How does John Fowles use particular landscapes and places to enhance and identify each character in ‘The French Lieutenants Woman’?


John Fowles introduces the novel by giving an detailed description of the ‘Cobb’ in Lyme Regis. He introduces Sarah at this point, describing her as ‘a living memorial to the drowned’ ‘a figure from myth’. In this setting, we begin to form our own opinion of her character; solitary by choice and independent yet melancholy at the same time.


We begin to associate Sarah with places of the outdoors, for instance, on ‘Ware Common’ which becomes a regular meeting place for Charles and herself, and of course, as I have mentioned, on the ‘Cobb’, on which she waits for her lover, ‘The French Lieutenant’ to return. We instantly associate these ‘wild’ places with her character, the darkness on the ‘Cobb’ somehow, in my opinion, reflects the darkness in her soul, and the erratic behaviour of the sea and the biting wind signifying the sharpness and dominance in her personality.


When we read about Sarah in Mrs Poulteney’s house, she always seems restrained and repressed in the indoors of the house, whether it is in the sadness of reading the bible…


‘Her’s was a very beautiful voice, controlled and clear, though always shaded with sorrow


and often intense in feeling…’


(Chapter 9, Page 61)


…or in the way she seeks comfort and companionship from another, equally as lonely, maid called Millie…


‘They knew it was that warm, silent, co-presence in the darkness that mattered’


(Chapter 19, Page 156)


‘Ware Commons’ is another place which reminds us of her longing for solitude, as she tells Mrs Poulteney…


‘That is why I go there…to be alone’


(Chapter 12, Page 94)


‘…I wish for solitude…’


(Chapter 12, Page 95)


So again, we are reminded that ‘Ware Commons’ is where Sarah seeks seclusion and we again wonder why she is such a solitary person and why she constantly seems so sad…


‘Later that night Sarah might have been seen…standing at the open window of her unlit bedroom…if you had gone closer still, you would have seen that her face was wet with tears…’


(Chapter 12, Page 95/96)


The hotel where Sarah stays in Exeter, ‘Endicott Family Hotel’ is quite detailed in the description, rather like a movie camera tracking the scene for the viewer. John Fowles tells us that the hotel was not cheap, and her ‘room’ was in fact two rooms, therefore we can be certain that Sarah is relatively comfortable, in fact, she is on a sort of holiday, the first in her lifetime.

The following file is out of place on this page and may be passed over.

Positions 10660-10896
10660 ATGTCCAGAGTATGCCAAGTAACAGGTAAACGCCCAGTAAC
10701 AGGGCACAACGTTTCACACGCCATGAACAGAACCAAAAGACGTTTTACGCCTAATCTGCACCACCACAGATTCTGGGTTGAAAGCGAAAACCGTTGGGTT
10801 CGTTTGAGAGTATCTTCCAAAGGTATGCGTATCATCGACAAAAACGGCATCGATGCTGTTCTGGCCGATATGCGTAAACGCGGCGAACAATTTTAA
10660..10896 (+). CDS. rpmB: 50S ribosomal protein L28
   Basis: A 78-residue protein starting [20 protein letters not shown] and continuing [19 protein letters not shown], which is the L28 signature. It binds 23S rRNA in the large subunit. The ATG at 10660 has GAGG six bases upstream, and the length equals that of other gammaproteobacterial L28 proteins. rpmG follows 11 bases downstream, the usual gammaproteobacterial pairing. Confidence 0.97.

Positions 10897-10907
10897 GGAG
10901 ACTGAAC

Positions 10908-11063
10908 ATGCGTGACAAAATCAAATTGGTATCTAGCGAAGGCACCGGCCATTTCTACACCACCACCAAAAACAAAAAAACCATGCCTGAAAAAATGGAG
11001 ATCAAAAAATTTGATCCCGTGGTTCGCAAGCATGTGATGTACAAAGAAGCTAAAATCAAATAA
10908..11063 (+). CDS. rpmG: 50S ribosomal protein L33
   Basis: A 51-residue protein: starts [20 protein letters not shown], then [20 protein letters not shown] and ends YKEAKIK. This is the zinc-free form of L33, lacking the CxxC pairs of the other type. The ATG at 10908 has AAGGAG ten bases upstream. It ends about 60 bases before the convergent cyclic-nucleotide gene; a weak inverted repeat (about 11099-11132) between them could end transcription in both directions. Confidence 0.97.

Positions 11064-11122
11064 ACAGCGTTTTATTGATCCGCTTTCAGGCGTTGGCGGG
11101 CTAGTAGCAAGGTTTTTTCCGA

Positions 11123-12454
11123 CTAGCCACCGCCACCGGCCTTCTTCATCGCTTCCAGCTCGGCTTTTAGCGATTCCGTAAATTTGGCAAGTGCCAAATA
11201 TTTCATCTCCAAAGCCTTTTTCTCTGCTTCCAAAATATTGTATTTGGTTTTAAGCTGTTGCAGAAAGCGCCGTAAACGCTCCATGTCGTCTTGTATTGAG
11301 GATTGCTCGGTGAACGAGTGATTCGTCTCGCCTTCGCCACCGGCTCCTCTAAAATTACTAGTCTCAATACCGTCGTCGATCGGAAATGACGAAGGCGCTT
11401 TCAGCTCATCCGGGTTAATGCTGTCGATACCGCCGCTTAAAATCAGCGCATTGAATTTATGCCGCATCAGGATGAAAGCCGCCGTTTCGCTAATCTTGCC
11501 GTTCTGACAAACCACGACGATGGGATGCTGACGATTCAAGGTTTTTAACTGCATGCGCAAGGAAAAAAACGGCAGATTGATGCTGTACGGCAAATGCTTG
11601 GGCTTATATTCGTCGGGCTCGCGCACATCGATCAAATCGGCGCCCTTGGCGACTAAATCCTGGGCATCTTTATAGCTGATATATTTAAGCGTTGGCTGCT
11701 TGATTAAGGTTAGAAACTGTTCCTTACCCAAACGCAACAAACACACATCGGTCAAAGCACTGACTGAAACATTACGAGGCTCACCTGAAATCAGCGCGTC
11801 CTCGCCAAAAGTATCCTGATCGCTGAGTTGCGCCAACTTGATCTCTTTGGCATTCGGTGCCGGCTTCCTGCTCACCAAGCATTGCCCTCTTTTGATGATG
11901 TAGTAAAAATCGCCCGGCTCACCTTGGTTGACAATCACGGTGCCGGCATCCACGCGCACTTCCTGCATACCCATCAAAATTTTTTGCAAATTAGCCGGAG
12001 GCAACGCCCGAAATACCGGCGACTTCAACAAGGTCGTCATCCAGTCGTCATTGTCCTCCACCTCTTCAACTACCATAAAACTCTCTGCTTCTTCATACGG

‘ten shillings…a week…must not think that her hotel was cheap…the normal rent for a cottage was a shilling a week…’


(Chapter 36, Page 266)


The objects she buys are in a way symbolic for the things she stands for. The teapot with the ‘pretty coloured transfer of a cottage by a stream and a pair of lovers’ I think stand for her feminity. The text says she looks closely at the lovers, this shows that she is not a typical woman of Victorian England, in fact she is very emotionally and sexually aware of herself. The Toby jug stands for her sense of humour and beauty, John Fowles says that she ‘fell for the smile’. Her nightgown seems to me a practical purpose, as Fowles does not spend any time on this purchase, but simply moves onto the dark – green shawl. The book says that is was more expensive than all her purchases put together, and so I think this rather unusual acquisition is a very good example of her natural feminity, as the text suggests…


‘…she pensively raised and touched it’s soft fine material against her cheek…and then in the first truly feminine gesture I have permitted her (note the deliberate determination to remind us of his control and to stress that we are merely reading fiction) moved a tress of her brown – auburn hair forward to lie on the green cloth…’


(Chapter 36, Page 269)


Her most unusual buy is a roll of bandage, which, for the purpose in which it is to be used (she wraps it around her ankle to make Charles think that she has been injured) stands for her manipulative nature. There is no doubt that however we see Sarah as a woman standing for